O'Reilly Tags

We're experimenting with a folksonomy based on tag data provided by Follow development in this blog post.

Start Me Up: Writing and Understanding OS X StartupItems (13 tags)
StartupItems are easy to set up and extremely flexible in managing the startup process. Andrew Anders shows how StartupItems fit into the OS X startup process, what you need to do to create a StartupItem, and an example of a StartupItem that will run the Tomcat Java servlet engine.

Business for Geeks at OSCON 2005 (5 tags)
In his sold-out opening day tutorial at O'Reilly's Open Source Conference (OSCON) 2005, Marc Hedlund, O'Reilly's entrepreneur-in-residence, gave a crash course in seeing work from the business point of view. There are many practical decisions you will need to make if you want to start up a business around a product or service. In the three-hour morning session, Hedlund identified the issues that geeks need to consider and explained the consequences of deciding one way or the other.

Calculating the True Price of Software (3 tags)
Businesses have long viewed support and maintenance as essential components of software. Open source business models often focus on charging for support and customization. Is there an economic model that can demonstrate the true worth of a piece of software and the option for support, maintenance, and upgrades? Robert Lefkowitz argues that open source exposes the true value of software itself as, essentially, worth less in comparison to support and maintenance.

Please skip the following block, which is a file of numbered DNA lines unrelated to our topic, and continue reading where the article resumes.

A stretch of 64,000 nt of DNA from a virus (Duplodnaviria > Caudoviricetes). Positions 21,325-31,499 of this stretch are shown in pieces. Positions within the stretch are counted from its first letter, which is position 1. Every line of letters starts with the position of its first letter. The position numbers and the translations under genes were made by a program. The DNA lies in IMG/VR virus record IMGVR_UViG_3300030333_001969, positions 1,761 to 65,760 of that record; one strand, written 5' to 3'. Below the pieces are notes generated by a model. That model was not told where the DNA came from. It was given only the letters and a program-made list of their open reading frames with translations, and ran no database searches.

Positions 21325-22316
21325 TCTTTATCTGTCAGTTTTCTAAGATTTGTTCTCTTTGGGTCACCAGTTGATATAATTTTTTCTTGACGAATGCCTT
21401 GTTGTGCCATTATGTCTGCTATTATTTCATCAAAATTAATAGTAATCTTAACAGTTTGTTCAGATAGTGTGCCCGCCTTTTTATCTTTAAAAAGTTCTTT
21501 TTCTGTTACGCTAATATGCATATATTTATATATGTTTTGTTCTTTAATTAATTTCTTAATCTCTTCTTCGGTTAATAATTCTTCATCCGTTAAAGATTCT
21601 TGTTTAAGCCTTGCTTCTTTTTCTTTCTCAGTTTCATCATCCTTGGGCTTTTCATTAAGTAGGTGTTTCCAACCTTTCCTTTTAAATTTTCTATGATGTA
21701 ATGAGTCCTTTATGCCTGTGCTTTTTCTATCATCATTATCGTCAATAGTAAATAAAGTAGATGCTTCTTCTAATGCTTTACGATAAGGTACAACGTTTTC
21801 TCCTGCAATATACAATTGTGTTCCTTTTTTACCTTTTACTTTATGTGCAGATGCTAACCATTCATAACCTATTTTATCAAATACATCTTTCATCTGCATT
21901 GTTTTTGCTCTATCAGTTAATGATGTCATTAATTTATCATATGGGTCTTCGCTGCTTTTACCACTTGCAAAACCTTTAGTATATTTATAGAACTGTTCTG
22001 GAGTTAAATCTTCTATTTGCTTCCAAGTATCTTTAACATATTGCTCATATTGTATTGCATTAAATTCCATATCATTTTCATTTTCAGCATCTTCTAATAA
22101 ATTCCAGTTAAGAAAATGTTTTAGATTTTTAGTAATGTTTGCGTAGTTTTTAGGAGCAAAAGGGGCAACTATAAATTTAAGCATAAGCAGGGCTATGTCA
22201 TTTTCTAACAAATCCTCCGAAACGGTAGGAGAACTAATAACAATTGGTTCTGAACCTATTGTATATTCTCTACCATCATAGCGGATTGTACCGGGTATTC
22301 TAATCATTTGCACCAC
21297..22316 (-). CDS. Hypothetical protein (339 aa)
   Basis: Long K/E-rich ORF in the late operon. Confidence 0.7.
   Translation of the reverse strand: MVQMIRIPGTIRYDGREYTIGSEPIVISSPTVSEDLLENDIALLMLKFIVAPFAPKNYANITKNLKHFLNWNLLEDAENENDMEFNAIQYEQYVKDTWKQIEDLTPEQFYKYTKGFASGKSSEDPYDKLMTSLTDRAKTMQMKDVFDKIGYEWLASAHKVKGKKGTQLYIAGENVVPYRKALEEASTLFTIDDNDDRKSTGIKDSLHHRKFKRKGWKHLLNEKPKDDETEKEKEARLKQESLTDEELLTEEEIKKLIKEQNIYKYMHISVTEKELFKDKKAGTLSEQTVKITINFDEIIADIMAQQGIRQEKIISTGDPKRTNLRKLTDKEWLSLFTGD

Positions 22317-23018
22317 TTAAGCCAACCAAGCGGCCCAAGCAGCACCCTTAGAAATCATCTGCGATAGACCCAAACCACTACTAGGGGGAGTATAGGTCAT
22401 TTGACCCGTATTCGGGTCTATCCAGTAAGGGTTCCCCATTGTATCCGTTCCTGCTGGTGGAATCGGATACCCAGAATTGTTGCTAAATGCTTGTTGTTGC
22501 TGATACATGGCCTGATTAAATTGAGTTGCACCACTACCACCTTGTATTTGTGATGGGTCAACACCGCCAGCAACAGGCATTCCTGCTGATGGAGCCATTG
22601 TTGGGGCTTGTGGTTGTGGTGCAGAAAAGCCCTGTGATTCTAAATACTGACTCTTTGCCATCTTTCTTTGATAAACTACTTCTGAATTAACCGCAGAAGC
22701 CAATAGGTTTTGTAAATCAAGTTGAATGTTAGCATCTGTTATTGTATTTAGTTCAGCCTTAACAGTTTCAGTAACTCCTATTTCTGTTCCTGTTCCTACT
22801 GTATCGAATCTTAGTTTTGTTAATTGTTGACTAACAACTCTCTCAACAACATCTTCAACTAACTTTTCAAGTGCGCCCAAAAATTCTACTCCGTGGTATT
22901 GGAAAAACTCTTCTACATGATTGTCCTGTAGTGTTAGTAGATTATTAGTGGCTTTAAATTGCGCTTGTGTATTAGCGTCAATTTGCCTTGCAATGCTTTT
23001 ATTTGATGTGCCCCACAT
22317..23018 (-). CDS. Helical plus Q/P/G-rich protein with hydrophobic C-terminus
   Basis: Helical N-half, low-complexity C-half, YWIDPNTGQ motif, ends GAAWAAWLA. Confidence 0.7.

Top Ten Mac OS X Tips for Unix Geeks (2 tags)
From starting up to shutting down, there are big differences between Mac OS X and Unix machines. Brian Jepson, coauthor of Mac OS X for Unix Geeks offers 10 tips he gathered while working on the book. If you're a Unix geek moving to Mac OS X, these tips will help smooth the way. Brian has recently updated this "oldie but goodie."

The Commons Doesn't Have a Business Plan (2 tags)
The commons used to be a grassy area in the center of town where anyone could graze animals. Now it's a metaphor for anything available to everyone without restriction. Andy Oram argues that this is the ground from which new businesses spring--and that open source and free software are the wellspring for new software and technology.